The effects of diets enriched in beta-glucans on blood lipoprotein concentrations
ABSTRACT Dietary beta-glucans lower the blood concentrations of cholesterol in animals and humans. Recent studies have uncovered mechanisms by which dietary beta-glucans may regulate cholesterol homeostasis. There is evidence that beta-glucans sequester bile acids in the intestine, reducing their reabsorption and return to the liver. Reducing hepatic bile acid concentrations activates the enzyme CYP7A1, which converts cholesterol into bile acids. This action leads to a reduction of hepatic cell cholesterol content, which up-regulates low-density lipoprotein (LDL) receptor synthesis and thereby accelerates the transportation of LDL-cholesterol from the blood into hepatocytes. Reduced intracellular cholesterol also up-regulates the hepatic synthesis of 3-hydroxy-3-methylglutaryl coenzyme A reductase, the rate-limiting enzyme in cholesterol synthesis. Statins inhibit 3-hydroxy-3-methylglutaryl coenzyme A reductase and could therefore provide an additive effect in suppressing hepatocyte cholesterol to that produced by enhancing its depletion with beta-glucans. Through this combination of agents, one would expect a greater clearance of LDL from the plasma with lower steady state levels of LDL-cholesterol.
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ABSTRACT: The aim of this study was to evaluate the effect of yacon (Smallanthus sonchifolius)(Poepp.& Endl.) on clinical parameters under diabetic conditions. The aqueous extract of yacon tuberous roots (YRAE; 0.76g fructan kg(-1) body weight) was prepared at the moment of each administration. Thirty-two male rats were divided into four groups (n=8): control group (C); group that received YRAE (Y); untreated diabetic group (DM1); and diabetic group treated with YRAE (Y-DM1). The diabetes mellitus was induced by streptozotocin (60mg kg-1 body weight). The animals from Y2 and Y-DM1 received YRAE by gavage, at 7-day intervals, for 30 days. The aqueous extract of yacon roots decreased (p<0.05) the water and food intake in diabetic rats treated with YRAE (Y-DM1). YRAE treatment reduced (p<0.05) glycaemia, total cholesterol, VLDL, LDL and triacylglycerol levels in diabetic rats (YRAE). HDL, urea and creatinine levels did not differ (p>0.05) between the Y and Y-DM1 groups. YRAE normalised alanine aminotransferase (ALT) activity, when comparing DM1 and Y-DM1 rats, but had no effect on lactate dehydrogenase activity (LDH). In conclusion, YRAE was sufficient for controlling water and food consumption, hyperglycaemia and dyslipidaemia, and promote the reduction of the ALT, suggesting a hepatoprotective effect in rats with STZ-induced DM1.Food and chemical toxicology: an international journal published for the British Industrial Biological Research Association 06/2013; 59. DOI:10.1016/j.fct.2013.05.050 · 2.61 Impact Factor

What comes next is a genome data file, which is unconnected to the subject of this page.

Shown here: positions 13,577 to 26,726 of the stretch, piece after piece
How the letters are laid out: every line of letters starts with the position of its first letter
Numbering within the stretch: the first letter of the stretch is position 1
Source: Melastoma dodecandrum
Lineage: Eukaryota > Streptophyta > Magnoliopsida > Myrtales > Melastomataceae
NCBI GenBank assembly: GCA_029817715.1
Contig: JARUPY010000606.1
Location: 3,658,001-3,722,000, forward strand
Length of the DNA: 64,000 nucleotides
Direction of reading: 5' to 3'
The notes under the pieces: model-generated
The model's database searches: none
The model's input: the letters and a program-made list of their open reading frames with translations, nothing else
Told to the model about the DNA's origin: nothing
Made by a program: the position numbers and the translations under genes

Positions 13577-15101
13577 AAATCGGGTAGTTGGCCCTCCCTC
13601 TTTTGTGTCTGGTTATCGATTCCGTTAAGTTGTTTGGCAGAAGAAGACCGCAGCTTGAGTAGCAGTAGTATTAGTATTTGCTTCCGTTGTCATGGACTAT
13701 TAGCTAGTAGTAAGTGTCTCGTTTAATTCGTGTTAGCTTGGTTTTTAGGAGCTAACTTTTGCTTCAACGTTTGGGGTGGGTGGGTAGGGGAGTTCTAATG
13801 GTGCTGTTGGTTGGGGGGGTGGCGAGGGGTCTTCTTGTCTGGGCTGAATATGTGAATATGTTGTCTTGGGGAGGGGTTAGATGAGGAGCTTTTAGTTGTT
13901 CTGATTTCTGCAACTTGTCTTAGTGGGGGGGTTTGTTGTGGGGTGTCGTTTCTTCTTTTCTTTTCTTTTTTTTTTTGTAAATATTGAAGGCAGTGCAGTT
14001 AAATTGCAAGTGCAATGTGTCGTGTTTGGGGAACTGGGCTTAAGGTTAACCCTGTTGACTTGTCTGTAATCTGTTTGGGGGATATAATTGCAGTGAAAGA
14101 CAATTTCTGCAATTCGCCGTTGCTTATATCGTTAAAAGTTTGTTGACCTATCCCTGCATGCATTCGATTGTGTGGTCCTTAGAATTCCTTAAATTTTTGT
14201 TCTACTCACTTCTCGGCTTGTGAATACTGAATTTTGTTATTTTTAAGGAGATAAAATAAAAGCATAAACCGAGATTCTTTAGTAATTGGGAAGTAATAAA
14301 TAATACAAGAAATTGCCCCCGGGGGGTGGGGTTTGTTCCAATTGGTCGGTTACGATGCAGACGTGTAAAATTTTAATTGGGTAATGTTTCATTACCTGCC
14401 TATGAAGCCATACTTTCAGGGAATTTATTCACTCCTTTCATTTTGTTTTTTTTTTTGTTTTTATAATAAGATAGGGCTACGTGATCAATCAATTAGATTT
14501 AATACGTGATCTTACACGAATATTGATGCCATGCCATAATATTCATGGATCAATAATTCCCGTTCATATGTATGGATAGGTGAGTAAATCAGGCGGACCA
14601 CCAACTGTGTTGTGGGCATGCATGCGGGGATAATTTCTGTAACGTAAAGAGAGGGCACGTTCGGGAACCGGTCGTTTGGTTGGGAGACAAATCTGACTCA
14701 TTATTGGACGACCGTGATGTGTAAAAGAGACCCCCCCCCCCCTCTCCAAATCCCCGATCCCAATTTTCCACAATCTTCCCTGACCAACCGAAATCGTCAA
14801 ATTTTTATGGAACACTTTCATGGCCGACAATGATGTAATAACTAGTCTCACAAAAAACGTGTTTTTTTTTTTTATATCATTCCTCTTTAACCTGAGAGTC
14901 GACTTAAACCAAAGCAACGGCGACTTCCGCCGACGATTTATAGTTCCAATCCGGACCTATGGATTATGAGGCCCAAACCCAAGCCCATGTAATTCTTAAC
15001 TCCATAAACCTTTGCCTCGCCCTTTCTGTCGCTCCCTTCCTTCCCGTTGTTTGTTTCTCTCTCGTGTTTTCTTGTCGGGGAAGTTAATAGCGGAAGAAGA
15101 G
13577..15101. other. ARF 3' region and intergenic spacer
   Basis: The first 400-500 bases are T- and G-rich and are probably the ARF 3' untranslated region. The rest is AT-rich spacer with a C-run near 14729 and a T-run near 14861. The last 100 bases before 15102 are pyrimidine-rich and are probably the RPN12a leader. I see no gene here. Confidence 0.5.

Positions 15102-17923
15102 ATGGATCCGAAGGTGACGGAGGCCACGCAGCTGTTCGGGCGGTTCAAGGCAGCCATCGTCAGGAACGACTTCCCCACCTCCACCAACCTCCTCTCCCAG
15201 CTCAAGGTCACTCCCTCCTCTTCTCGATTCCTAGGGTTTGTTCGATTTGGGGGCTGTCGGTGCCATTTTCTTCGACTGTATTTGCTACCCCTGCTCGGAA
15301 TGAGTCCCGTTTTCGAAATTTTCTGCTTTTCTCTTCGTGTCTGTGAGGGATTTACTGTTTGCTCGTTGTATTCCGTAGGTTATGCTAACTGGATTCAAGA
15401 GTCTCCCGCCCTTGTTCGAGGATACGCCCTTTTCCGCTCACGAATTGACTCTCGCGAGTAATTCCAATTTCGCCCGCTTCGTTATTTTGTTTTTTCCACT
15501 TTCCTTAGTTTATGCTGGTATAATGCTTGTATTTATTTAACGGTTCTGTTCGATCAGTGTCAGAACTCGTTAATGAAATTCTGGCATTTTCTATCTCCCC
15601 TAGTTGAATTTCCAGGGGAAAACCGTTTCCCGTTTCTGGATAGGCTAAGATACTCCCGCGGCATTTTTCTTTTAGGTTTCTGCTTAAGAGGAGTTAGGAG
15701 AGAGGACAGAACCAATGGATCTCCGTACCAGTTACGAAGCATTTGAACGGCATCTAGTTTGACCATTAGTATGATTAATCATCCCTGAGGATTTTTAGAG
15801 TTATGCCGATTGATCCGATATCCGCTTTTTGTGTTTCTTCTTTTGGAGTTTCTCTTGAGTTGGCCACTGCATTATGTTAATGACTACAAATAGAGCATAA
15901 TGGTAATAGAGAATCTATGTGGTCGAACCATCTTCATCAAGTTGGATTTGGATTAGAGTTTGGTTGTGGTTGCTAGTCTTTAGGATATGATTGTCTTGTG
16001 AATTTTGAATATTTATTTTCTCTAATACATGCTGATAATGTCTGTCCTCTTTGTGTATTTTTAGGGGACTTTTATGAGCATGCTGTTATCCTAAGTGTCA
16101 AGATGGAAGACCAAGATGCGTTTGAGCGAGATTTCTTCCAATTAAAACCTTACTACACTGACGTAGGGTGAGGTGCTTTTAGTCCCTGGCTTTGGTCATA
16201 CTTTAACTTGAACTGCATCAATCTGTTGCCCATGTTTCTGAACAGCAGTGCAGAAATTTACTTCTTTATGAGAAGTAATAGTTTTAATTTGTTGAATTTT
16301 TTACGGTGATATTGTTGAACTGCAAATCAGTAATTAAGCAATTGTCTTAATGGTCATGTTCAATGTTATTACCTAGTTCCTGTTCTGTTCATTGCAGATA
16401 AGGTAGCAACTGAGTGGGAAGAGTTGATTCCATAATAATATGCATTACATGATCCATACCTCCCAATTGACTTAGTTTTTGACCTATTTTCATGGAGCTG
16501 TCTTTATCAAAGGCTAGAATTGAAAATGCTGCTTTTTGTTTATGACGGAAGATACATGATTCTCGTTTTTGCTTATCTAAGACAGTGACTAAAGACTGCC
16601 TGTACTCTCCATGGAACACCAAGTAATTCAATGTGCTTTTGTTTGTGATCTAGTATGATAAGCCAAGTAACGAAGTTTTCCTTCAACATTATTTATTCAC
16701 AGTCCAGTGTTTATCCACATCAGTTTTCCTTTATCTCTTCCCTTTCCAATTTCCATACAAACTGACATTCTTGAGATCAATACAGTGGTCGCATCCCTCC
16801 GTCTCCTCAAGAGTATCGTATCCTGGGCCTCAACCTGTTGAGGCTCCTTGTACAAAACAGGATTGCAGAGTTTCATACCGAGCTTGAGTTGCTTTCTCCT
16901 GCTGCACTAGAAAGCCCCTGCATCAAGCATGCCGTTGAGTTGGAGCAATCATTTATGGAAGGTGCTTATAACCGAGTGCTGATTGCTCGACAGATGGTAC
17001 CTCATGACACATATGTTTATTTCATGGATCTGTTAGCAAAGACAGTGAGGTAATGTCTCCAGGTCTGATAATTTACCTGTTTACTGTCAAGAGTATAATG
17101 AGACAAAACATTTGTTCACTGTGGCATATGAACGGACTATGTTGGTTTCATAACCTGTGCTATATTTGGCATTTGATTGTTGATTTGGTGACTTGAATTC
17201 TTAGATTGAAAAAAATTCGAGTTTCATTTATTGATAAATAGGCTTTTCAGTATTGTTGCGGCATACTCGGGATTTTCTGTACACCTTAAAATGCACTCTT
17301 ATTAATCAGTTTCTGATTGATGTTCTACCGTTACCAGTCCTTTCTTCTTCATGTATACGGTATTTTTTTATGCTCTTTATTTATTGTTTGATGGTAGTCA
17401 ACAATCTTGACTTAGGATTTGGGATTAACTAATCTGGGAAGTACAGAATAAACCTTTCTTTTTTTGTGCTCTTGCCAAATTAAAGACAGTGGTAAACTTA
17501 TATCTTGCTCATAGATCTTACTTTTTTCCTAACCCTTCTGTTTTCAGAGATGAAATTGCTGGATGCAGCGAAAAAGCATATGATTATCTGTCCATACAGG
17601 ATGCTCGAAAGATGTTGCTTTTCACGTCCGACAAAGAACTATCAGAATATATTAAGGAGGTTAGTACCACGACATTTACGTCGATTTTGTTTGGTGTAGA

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ABSTRACT: This article presents an overview of the recent advances into the health promoting potentials of oat β‐glucan. Oat β‐glucan (OβG) consists mainly of the linear polysaccharide (1→3), (1→4)‐β‐D‐glucan and is often called β‐glucan. This soluble oat fiber is able to attenuate blood postprandial glycemic and insulinemic responses, to lower blood total cholesterol and low‐density lipoprotein (LDL) cholesterol, and to improve high‐density lipoprotein (HDL) cholesterol and blood lipid profiles as well as to maintain body weight. Thus, OβG intake is beneficial in the prevention, treatment, and control of diabetes and cardiovascular diseases. In addition, OβG can stimulate immune functions by activating monocytes/macrophages and increasing the amounts of immunoglobulin, NK cells, killer T‐cells, and so on, which will improve resistance to cancer and infectious and parasitic diseases, as well as increase biological therapies and their prevention. All these health benefits of OβG may be explained by its physicochemical properties (such as viscosity, molecular weight) which can be affected by extraction methods and its behavior in gastrointestinal tract. Articles documenting these health benefits and effects are reviewed.Comprehensive Reviews in Food Science and Food Safety 07/2012; 11(4). DOI:10.1111/j.1541-4337.2012.00189.x · 3.54 Impact Factor